- A one-dimensional simple harmonic oscillator of angular frequency ω is acted upon by a spatially uniform but time-dependent force (not potential)At t = -∞, the oscillator is known to be in the
- Derive the neutrino oscillation probability and use it, along with the data in Figure 2.2, to estimate the values of Δm2c4 (in units of eV2) and θ. Survival
- A particle in one dimension is trapped between two rigid walls:At t = 0 it is known to b e exactly at x = L /2 with certainty. What are the relative probabilities for the particle to be found in
- An electron is subject to a uniform, time-independent magnetic field of strength B in the positive z-direction. At t = 0 the electron is known to be in an eigenstate of S • n̂ with eigenvalue
- Consider a particle in one dimension bound to a fixed center by a δ-function potential of the formFind the wave function and the binding energy of the ground state. Are there excited bound states?
- A particle of mass m in one dimension is bound to a fixed center by an attractive δ-function potential:At t = 0, the potential is suddenly switched off (that is, V = 0 for t > 0). Find the wave
- Find, by explicit construction using Pauli matrices, the eigenvalues for the Hamiltonianfor a spin 1/2 particle in the presence of a magnetic field H = 2μ ħ S.B
- The spin-dependent Hamiltonian of an electron positron system in the presence of a uniform magnetic field in the z-direction can be written asSuppose the spin function of the system is given by(a) Is
- Consider the 2 x 2 matrix defined bywhere a0 is a real number and a is a three dimensional vector with real components.(a) Prove that U is unitary and unimodular.(b) In general, a 2 x 2 unitary
- Consider a spin 1 particle. Evaluate the matrix elements of S₂(S₂+h)(S₂-ħ) and Sx(Sx+ħ)(Sx -ħ).
- Let the Hamiltonian of a rigid body bewhere K is the angular momentum in the body frame. From this expression obtain the Heisenberg equation of motion for K, and then find Euler's equation of motion
- Let U = eiG3αeiG2β eiG3γ, where (a ,β, γ) are the Eulerian angles. In order that U represent a rotation (a ,β, γ), what are the commutation rules that must be satisfied by the Gk? Relate G to
- Follow these steps to show that solutions to Kummer's Equation (3.7.46) can be written in terms of Laguerre polynomials Ln (x ), which are defined according to a generating function aswhere 0 (a)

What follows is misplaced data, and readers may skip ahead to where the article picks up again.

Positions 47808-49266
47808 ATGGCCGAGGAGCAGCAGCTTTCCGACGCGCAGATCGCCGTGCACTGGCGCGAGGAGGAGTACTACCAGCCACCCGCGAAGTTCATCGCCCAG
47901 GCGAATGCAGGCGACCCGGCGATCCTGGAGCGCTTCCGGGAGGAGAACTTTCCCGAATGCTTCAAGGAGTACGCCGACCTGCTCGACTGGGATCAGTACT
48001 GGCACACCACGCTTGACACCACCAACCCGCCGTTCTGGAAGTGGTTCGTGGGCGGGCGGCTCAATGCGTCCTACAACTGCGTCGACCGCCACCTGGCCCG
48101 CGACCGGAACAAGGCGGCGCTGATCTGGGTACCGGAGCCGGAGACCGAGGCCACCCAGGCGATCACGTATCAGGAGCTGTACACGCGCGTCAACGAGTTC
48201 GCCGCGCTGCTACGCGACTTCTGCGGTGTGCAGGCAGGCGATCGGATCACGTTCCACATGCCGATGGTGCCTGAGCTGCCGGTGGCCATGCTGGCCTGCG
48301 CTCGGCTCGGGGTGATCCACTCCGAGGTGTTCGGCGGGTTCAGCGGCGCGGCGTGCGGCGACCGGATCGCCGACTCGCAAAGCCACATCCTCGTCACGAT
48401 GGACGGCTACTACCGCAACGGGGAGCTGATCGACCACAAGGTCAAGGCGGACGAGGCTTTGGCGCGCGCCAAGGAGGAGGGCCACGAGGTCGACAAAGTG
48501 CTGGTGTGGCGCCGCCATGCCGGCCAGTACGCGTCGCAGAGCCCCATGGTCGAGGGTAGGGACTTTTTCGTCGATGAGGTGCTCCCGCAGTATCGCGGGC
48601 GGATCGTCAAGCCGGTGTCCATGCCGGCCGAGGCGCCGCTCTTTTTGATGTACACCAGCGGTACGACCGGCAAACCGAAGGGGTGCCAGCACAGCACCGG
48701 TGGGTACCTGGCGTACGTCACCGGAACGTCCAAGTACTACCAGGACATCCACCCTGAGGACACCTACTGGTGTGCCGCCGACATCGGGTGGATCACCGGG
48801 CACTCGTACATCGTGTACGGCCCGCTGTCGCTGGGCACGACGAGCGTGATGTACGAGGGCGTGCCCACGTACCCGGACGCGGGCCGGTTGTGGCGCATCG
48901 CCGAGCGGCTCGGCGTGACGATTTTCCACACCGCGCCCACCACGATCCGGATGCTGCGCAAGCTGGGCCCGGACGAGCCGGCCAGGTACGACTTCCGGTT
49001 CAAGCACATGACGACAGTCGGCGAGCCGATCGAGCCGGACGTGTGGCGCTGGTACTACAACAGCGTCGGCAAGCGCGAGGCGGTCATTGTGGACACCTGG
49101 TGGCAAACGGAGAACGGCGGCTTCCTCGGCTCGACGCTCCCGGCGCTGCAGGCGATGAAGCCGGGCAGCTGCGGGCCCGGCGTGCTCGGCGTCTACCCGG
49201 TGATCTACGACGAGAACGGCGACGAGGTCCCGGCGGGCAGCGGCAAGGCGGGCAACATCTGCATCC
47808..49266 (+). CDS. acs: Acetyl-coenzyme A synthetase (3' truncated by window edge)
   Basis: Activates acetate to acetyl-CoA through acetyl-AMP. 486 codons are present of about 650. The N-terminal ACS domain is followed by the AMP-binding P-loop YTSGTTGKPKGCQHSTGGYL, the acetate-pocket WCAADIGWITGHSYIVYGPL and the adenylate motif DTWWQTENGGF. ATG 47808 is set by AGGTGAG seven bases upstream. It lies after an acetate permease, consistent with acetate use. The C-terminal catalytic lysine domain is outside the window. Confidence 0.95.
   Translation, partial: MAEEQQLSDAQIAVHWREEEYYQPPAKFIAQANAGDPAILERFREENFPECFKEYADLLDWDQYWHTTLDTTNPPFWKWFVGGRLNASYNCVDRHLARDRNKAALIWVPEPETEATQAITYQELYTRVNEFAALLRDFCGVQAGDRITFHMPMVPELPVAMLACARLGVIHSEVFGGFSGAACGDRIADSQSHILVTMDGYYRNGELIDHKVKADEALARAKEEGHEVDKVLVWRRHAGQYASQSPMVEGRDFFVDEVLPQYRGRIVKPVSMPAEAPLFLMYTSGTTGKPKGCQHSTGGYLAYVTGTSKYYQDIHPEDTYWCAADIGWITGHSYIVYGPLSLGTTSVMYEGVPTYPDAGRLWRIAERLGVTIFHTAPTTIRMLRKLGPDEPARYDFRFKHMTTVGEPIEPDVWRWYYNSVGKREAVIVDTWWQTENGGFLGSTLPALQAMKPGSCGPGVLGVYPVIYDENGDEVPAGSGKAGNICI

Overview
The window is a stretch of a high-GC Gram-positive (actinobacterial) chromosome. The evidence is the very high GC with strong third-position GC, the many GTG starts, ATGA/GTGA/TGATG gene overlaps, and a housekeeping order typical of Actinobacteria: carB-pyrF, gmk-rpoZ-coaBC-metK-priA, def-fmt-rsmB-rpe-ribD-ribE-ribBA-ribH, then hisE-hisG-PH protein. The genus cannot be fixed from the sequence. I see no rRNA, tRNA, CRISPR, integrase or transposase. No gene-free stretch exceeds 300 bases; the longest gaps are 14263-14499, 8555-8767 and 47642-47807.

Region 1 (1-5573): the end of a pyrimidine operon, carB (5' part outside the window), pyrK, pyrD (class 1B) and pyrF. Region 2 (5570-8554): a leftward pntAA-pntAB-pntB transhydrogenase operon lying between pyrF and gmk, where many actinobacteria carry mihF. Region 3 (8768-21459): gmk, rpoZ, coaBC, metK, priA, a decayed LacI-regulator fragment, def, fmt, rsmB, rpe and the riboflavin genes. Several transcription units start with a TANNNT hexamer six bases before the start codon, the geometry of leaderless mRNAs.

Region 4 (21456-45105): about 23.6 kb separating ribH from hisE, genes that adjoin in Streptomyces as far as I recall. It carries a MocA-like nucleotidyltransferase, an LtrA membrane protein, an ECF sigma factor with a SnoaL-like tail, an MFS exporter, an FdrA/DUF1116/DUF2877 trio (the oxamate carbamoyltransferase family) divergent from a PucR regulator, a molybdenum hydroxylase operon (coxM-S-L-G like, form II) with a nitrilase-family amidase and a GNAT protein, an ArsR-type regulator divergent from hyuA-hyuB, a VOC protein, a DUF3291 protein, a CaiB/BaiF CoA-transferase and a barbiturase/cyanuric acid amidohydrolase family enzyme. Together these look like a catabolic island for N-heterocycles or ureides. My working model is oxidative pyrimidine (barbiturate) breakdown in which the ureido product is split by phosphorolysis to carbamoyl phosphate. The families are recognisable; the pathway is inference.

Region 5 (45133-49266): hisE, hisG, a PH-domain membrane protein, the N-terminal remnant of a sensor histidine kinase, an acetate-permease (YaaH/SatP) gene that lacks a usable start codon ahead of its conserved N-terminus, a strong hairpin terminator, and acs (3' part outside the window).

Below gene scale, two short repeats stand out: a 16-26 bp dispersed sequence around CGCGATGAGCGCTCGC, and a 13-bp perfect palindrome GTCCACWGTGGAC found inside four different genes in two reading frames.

- Show that the orbital angular-momentum operator L commutes with both the operators p2 and x2; that is, prove (3.7.2). [L,p²] = [L,x²] = 0 (3.7.2)
- Suppose a half-integer l-value, say 1/2, were allowed for orbital angular momentum. Fromwe may deduce, as usual,Now try to construct Y1/2,-1/2(θ,ϕ) by (a) applying L_ to Y1/2,-1/2(θ,ϕ); and (b)
- The wave function of a particle subjected to a spherically symmetrical potential V (r) is given by(a) Is Ψ an eigenfunction of L2? If so, what is the ! value? If not, what are the possible values of
- (a) Consider a system with j = 1. Explicitly writein 3 x 3 matrix form.(b) Show that for j = 1 only, it is legitimate to replace e-iJyβ/h̄ by(c) Using (b), prove (j = 1,m'Jy|j = 1,m)
- The goal of this problem is to determine degenerate eigenstates of the threedimensional isotropic harmonic oscillator written as eigenstates of L2 and Lz, in terms of the Cartesian eigenstates
- We are to add angular momenta j1 = 1 and j2 = 1 to form j = 2, 1 , and 0 states. Using either the ladder operator method or the recursion relation, express all (nine) {j,m} eigenkets in terms of
- Express the matrix elementin terms of a series in (α2β2γ2\J3|αιβιγι)
- Consider a spherical tensor of rank 1 (that is, a vector)Using the expression for d(J=l) given in Problem 3.26, evaluateand show that your results are just what you expect from the transformation
- Consider a spinless particle bound to a fixed center by a central force potential.(a) Relate, as much as possible, the matrix elementsusing only the Wigner-Eckart theorem. Make sure to state under
- (a) Write xy, xz, and (x2 - y2) as components of a spherical (irreducible) tensor of rank 2.(b) The expectation valueis known as the quadrupole moment. Evaluatewhere m′ = j, j - 1, j - 2, . . . ,
- (a) Construct a spherical tensor of rank 1 out of two different vectors U = (Ux, Uy, Uz) and V = (Vx, Vy, Vz). Explicitly write T±(1)1,0 in terms of Ux,y,z and Vx,y,z.(b) Construct a spherical
- Consider an isotropic harmonic oscillator in two dimensions. The Hamiltonian is given by(a) What are the energies of the three lowest-lying states? Is there any degeneracy? (b) We now apply a